Woodborough’s Heritage

Woodborough, a Sherwood Forest Village, recorded in Domesday

Leonard Thomas Woodford 1899-1918 Revised April 2018 for the centenary of his death

Leonard’s father was John Woodford who was born in Old Dalby, Leicestershire, in 1860. His father, also named John, was a shepherd. His mother came from Willoughby-on-the-Wolds, and the family was living in Langar in 1871.

Ten years later John, now 21, had left home and was employed by Thomas Heath on Hopping Hill Farm as one of three domestic servants. He gave his birthplace as Willoughby. John moved on again and in 1891 was in Epperstone working as a farm servant at Rossellewood Farm owned by Aldred Wilson. It was here that John met Annie Elizabeth Harwood, who was born in 1868 and baptised at Holy Cross, Epperstone, on 8th November 1868. They were married in the second quarter of 1891, at the Derby Registrar’s Office.

Their first child was born in the fourth quarter of 1891 at Newstead and named John George. William Walter followed in 1893 at Linby and then Ernest Edward at Woodborough in 1897. He was baptised at St Swithun’s church on 14th February of that year. A further three children followed, all being born in Lowdham: Leonard Thomas (1898), Alice Emma (1899), and Irene Mary (1901). At the time of Irene’s birth the family were living at Hunters Hill Cottages, Lowdham, and John was employed as a cowman.

The family moved again to Woodborough and a cottage in New Row. The 1911 census shows that John Woodford was now a farm labourer age 49, his wife Annie was 42 and had borne 8 children. John George and William have left home; but Ernest, Leonard, Alice and Irene were in New Row. Ernest was working on a farm and the other three were at school. Leonard was 12 years old and would be 15 at the outbreak of the Great War.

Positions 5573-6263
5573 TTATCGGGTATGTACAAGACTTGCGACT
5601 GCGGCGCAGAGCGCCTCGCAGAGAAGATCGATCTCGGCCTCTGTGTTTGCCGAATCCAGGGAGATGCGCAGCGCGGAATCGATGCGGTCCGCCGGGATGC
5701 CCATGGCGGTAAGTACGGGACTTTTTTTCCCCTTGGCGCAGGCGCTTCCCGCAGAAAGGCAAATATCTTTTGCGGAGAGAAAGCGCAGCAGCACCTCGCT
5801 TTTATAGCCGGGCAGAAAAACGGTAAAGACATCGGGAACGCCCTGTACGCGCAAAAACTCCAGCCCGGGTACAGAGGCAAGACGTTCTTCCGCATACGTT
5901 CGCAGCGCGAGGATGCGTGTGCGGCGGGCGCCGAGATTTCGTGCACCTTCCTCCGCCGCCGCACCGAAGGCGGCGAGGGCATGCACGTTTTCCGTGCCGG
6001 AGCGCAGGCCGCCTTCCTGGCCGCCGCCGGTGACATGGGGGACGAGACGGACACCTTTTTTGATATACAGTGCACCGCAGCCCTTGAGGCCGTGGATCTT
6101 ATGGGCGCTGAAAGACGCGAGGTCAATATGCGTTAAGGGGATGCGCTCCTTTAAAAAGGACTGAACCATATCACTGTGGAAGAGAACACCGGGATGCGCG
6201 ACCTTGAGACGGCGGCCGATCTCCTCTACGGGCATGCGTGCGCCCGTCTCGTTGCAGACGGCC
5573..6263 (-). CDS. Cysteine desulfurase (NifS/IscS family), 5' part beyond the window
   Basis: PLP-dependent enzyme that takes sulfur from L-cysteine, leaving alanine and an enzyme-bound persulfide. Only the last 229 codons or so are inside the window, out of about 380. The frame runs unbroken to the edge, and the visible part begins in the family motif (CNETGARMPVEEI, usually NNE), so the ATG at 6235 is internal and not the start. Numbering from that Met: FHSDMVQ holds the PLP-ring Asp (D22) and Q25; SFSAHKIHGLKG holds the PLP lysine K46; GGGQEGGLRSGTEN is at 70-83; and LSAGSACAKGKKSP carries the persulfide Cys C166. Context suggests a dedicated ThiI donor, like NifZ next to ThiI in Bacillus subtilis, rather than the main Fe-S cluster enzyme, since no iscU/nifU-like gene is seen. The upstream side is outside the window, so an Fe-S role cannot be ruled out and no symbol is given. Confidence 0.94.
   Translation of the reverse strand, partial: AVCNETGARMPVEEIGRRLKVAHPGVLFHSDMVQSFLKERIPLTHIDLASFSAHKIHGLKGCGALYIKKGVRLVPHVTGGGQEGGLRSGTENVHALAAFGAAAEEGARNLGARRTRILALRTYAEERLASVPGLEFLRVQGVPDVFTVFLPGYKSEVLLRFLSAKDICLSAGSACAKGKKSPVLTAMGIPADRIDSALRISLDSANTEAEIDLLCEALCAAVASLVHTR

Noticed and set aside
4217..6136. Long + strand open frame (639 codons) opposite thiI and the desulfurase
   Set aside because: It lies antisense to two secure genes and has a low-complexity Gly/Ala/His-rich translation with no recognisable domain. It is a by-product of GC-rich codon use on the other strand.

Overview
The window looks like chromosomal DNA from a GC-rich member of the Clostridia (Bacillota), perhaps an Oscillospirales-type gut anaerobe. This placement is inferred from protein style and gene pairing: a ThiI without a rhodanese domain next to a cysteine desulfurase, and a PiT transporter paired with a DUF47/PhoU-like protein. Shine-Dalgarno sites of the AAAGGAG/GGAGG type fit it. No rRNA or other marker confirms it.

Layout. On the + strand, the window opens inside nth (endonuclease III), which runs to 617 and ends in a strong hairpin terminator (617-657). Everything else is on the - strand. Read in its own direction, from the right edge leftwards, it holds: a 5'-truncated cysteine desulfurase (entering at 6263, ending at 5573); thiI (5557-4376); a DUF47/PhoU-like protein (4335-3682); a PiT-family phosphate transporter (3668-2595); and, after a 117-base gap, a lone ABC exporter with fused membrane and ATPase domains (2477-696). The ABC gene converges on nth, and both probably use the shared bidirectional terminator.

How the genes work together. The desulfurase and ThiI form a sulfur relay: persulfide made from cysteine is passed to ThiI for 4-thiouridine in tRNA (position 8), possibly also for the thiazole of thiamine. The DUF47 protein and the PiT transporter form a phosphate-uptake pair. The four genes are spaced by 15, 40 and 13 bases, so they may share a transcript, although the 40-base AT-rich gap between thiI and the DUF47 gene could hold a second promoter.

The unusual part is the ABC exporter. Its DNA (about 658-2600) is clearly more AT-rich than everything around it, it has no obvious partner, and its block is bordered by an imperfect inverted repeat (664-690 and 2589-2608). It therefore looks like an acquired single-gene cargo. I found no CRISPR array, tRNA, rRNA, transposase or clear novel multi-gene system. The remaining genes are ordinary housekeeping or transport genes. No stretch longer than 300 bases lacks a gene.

Leonard’s service records have not survived and neither have those of his brothers William and Ernest; but all three have Medal Roll Record Cards. William was in the South Notts Hussars and the Machine Gun Corps. Ernest enlisted into the Notts and Derbyshire regiment and transferred to the North Staffordshire regiment. Leonard joined the Territorial Reserve and then enlisted at Hucknall into the Kings Own Yorkshire Light Infantry, 6th Battalion. The battalion was disbanded in France on 19th February 1918. Leonard was transferred to 2/4 Battalion London Regiment. He was presumed killed in action at Cachy (near Amiens) on 25th April 1918 at the age of 19 years.

The Regiment’s War Diary describes the bitter and intense fighting which occurred during this time and it was at the same time that the world's first tank versus tank battle took place between the villages of Cachy and Viller Bretonneux.

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Extract from the War Diary of 2/4 Battalion London Regiment :-

24th April 1918:- At Cachy. Heavy German attack with tanks, gas etc. Foggy weather.

At 6am the enemy attacked in great force but at first was repulsed at great loss. The use of tanks forced our troops to fall back. Tanks worked around the rear of our position and a further withdrawal became necessary. The battalion fell back just east of Cachy.

25th April 1918:- Hostile shelling - very heavy.

Above: Leonard’s inscription

on the Pozières Memorial

Leonard has no known grave; but his name is commemorated on the Pozières Memorial, at Pozières, France. The Commonwealth War Graves Commission index to MR27 Pozières Memorial, part ten includes this citation:

WOODFORD, Pte. Leonard Thomas, 36300. 6th Battalion. King’s Own Yorkshire Light Infantry, attd. 2nd/4th Battalion. London Regiment. (Royal Fusiliers). 25th April, 1918. Age 19. Son of Annie E. Woodford, of 6, New Row, Woodborough, Nottingham, and the late John Woodcock. (sic.)

Leonard’s youngest sister, Irene Mary, married Charles Oldham in 1929 and went to live in Dale Avenue, Carlton, where she looked after her mother Annie Elizabeth in her later years.


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Top: Cap badge for the (Kings Own Yorkshire Light Infantry or KOYLI)

Bottom: Cap badge for the

London Regiment

Both photos kindly provided by

George Whitehead